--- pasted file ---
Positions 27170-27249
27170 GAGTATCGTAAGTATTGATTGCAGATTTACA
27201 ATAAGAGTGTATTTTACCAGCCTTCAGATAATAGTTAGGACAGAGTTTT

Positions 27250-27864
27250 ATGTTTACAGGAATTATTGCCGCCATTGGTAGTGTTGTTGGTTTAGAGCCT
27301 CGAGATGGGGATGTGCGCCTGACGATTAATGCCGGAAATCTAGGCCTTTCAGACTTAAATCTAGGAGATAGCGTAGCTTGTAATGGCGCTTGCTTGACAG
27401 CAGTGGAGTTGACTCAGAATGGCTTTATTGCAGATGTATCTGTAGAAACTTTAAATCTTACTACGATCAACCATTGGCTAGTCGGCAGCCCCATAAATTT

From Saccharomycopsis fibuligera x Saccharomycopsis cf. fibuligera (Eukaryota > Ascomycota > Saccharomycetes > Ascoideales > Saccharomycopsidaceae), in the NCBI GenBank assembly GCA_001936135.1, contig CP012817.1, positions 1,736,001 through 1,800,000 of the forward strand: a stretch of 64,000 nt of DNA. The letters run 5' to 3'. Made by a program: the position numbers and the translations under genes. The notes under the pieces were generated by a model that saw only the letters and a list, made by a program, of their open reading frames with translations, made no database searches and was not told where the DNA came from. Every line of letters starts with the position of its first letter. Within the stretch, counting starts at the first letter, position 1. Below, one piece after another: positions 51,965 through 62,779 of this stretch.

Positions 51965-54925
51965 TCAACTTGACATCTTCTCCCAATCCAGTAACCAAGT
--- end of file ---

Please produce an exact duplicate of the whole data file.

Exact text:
Positions 27170-27249
27170 GAGTATCGTAAGTATTGATTGCAGATTTACA
27201 ATAAGAGTGTATTTTACCAGCCTTCAGATAATAGTTAGGACAGAGTTTT

Positions 27250-27864
27250 ATGTTTACAGGAATTATTGCCGCCATTGGTAGTGTTGTTGGTTTAGAGCCT
27301 CGAGATGGGGATGTGCGCCTGACGATTAATGCCGGAAATCTAGGCCTTTCAGACTTAAATCTAGGAGATAGCGTAGCTTGTAATGGCGCTTGCTTGACAG
27401 CAGTGGAGTTGACTCAGAATGGCTTTATTGCAGATGTATCTGTAGAAACTTTAAATCTTACTACGATCAACCATTGGCTAGTCGGCAGCCCCATAAATTT

From Saccharomycopsis fibuligera x Saccharomycopsis cf. fibuligera (Eukaryota > Ascomycota > Saccharomycetes > Ascoideales > Saccharomycopsidaceae), in the NCBI GenBank assembly GCA_001936135.1, contig CP012817.1, positions 1,736,001 through 1,800,000 of the forward strand: a stretch of 64,000 nt of DNA. The letters run 5' to 3'. Made by a program: the position numbers and the translations under genes. The notes under the pieces were generated by a model that saw only the letters and a list, made by a program, of their open reading frames with translations, made no database searches and was not told where the DNA came from. Every line of letters starts with the position of its first letter. Within the stretch, counting starts at the first letter, position 1. Below, one piece after another: positions 51,965 through 62,779 of this stretch.

Positions 51965-54925
51965 TCAACTTGACATCTTCTCCCAATCCAGTAACCAAGT